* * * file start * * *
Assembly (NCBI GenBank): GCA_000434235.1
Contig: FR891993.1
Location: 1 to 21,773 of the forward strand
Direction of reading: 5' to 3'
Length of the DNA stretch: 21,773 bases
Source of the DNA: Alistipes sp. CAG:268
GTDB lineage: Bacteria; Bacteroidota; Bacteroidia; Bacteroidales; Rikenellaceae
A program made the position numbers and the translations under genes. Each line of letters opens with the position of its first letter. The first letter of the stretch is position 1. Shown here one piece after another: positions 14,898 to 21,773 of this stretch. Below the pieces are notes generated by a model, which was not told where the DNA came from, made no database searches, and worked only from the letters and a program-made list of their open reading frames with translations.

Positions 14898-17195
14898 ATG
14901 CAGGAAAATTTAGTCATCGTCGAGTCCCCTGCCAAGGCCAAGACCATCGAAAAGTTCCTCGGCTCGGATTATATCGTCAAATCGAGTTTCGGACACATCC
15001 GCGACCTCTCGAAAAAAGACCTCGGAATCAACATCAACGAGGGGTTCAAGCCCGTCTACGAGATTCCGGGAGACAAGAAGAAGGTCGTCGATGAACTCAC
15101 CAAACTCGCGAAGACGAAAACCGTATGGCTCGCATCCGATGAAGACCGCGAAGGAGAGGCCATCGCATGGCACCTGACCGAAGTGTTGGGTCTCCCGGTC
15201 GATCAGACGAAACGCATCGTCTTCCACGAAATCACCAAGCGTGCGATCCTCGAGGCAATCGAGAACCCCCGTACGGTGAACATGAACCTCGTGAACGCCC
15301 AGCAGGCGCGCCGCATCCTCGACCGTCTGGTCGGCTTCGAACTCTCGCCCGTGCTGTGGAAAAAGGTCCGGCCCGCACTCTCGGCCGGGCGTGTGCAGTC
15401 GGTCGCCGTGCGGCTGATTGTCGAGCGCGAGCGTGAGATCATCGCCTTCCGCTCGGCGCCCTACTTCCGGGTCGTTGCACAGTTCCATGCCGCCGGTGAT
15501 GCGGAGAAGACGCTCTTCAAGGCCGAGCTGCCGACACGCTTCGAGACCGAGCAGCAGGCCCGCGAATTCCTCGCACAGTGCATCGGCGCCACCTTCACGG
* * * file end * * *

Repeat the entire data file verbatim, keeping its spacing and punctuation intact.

Assembly (NCBI GenBank): GCA_000434235.1
Contig: FR891993.1
Location: 1 to 21,773 of the forward strand
Direction of reading: 5' to 3'
Length of the DNA stretch: 21,773 bases
Source of the DNA: Alistipes sp. CAG:268
GTDB lineage: Bacteria; Bacteroidota; Bacteroidia; Bacteroidales; Rikenellaceae
A program made the position numbers and the translations under genes. Each line of letters opens with the position of its first letter. The first letter of the stretch is position 1. Shown here one piece after another: positions 14,898 to 21,773 of this stretch. Below the pieces are notes generated by a model, which was not told where the DNA came from, made no database searches, and worked only from the letters and a program-made list of their open reading frames with translations.

Positions 14898-17195
14898 ATG
14901 CAGGAAAATTTAGTCATCGTCGAGTCCCCTGCCAAGGCCAAGACCATCGAAAAGTTCCTCGGCTCGGATTATATCGTCAAATCGAGTTTCGGACACATCC
15001 GCGACCTCTCGAAAAAAGACCTCGGAATCAACATCAACGAGGGGTTCAAGCCCGTCTACGAGATTCCGGGAGACAAGAAGAAGGTCGTCGATGAACTCAC
15101 CAAACTCGCGAAGACGAAAACCGTATGGCTCGCATCCGATGAAGACCGCGAAGGAGAGGCCATCGCATGGCACCTGACCGAAGTGTTGGGTCTCCCGGTC
15201 GATCAGACGAAACGCATCGTCTTCCACGAAATCACCAAGCGTGCGATCCTCGAGGCAATCGAGAACCCCCGTACGGTGAACATGAACCTCGTGAACGCCC
15301 AGCAGGCGCGCCGCATCCTCGACCGTCTGGTCGGCTTCGAACTCTCGCCCGTGCTGTGGAAAAAGGTCCGGCCCGCACTCTCGGCCGGGCGTGTGCAGTC
15401 GGTCGCCGTGCGGCTGATTGTCGAGCGCGAGCGTGAGATCATCGCCTTCCGCTCGGCGCCCTACTTCCGGGTCGTTGCACAGTTCCATGCCGCCGGTGAT
15501 GCGGAGAAGACGCTCTTCAAGGCCGAGCTGCCGACACGCTTCGAGACCGAGCAGCAGGCCCGCGAATTCCTCGCACAGTGCATCGGCGCCACCTTCACGG